Ah LEGO… I remember collecting you, I remember lying on my floor all day building you and then placing you on my shelf. I remember when you came to life in the first LEGO Star Wars: The Video Game, and I remember 100%’ing the Complete Saga but still wanting more… those were the days. I was so invested in the first few games, but I let it slip. I just couldn’t get into any of the Superhero adaptations, and my interest waned in the Indiana Jones series. That being said, with the release of LEGO Star Wars: The Force Awakens, I had hoped that a new installment, based on one of my favourite films of all time, would rekindle my passion for the series, and strike hard at my nostalgic heart-strings. Indeed, while the game does not reinvent the LEGO shaped wheel, and can at times feel rushed and repetitive, there is still a barrel of laughs and enjoyable puzzles to be discovered in this latest addition to the franchise.
In the past I’ve been pretty skeptical about the ‘LEGO characters talking’ thing, which the games have had since LEGO: Lord of the Rings. The brief footage I’d witnessed of these games seemed lazy and boring. But I was wrong, at least in this instance. By adding in voice acting, there was a lot of potential for characters in the periphery of the game to tack on their witty comments, and provide some hilarious moments. Random chatter found throughout main story levels; banter between pilots, or Storm Troopers having casual chats about their terrible aim, all had me actively stopping what I was doing so as to not disrupt the chain of dialogue. In fact, even with regards to the ‘real’ movie audio, often the seriousness of the movie dialogue juxtaposes the silliness on screen, which leads to some very charming and funny cutscenes.
As is tradition, the story follows the main plot of the Force Awakens film, but with their own LEGO flavour added into the mix. The game also offers a handful of extended universe missions that take place before the events of the film. I thoroughly enjoyed watching how LEGO parodied the movie, however at times the scenes felt disjointed and rushed. In order to make the dialogue of the film fit, chunks of it are split and removed, which given my knowledge of the actual screening, just didn’t sit right with me.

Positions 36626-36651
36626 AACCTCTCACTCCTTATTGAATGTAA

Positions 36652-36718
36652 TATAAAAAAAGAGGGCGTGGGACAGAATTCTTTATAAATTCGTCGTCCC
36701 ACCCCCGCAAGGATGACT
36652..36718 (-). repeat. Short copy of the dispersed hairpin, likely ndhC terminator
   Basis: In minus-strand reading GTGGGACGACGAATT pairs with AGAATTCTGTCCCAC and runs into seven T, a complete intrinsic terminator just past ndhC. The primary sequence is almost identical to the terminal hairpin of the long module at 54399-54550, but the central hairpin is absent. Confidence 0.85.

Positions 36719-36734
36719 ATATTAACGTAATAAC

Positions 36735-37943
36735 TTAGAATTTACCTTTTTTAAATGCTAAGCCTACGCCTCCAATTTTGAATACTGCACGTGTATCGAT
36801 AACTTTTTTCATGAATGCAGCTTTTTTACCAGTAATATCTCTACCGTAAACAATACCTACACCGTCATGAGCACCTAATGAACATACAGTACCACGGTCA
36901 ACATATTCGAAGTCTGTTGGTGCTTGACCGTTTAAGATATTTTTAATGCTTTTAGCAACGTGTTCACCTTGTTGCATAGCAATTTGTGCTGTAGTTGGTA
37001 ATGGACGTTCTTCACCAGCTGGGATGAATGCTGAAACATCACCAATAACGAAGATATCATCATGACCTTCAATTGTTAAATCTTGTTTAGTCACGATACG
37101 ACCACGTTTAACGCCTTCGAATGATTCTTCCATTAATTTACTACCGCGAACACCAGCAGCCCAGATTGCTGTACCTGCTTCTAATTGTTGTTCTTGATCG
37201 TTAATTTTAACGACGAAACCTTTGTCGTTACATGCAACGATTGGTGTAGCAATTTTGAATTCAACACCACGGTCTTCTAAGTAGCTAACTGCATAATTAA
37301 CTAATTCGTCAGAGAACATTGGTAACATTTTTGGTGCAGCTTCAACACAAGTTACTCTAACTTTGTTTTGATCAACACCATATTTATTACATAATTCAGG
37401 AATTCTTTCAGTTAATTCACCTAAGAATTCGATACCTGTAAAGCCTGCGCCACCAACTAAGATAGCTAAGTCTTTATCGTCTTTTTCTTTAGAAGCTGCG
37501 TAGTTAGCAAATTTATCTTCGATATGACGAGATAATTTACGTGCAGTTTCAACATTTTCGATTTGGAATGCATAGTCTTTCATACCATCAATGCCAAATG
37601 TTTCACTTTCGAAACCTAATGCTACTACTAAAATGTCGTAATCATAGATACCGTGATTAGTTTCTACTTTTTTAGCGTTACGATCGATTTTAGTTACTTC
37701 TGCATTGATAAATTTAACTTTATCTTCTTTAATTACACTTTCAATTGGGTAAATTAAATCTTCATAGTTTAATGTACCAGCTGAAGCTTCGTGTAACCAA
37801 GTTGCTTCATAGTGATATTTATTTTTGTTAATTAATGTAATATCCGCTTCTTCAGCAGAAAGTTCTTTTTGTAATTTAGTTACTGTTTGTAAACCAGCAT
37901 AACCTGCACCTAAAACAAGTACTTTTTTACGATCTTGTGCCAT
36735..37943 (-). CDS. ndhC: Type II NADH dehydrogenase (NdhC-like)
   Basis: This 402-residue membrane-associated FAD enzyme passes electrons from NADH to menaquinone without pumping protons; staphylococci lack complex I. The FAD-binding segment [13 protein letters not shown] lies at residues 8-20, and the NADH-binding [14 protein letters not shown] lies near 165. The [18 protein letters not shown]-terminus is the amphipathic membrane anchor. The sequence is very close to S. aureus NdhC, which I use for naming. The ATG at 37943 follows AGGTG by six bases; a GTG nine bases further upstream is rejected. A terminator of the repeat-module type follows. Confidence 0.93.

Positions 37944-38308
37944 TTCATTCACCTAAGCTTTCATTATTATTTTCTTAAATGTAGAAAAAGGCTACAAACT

Combat has been jostled around a bit since the first couple of LEGO Star Wars Games, but The Force Awakens still sticks to a similar flow of action. You mash the attack button, and switch it up with a special move when prompted. However, with each successful hit you build up a combo meter, which when full, lets you unleash an ultra-attack that decimates everything around you. Unfortunately, there aren’t a huge proportion of enemies, so that even when you have enough opportunity to build up the combo, there is likely only going to be one or two enemies left to use it on.
Additionally, the game contains a LEGO version of cover-based shooting. Basically, at specific points in a selection of levels, the characters will go into cover mode. You can switch between them still, but they can only move sideways between cover, and you have to aim up and shoot down the enemies in your way. These sequences have their moments, but they drag on too often; holding down the same two buttons, and moving the analog stick just enough for the assisted aiming to kick in, gets very mindless and boring.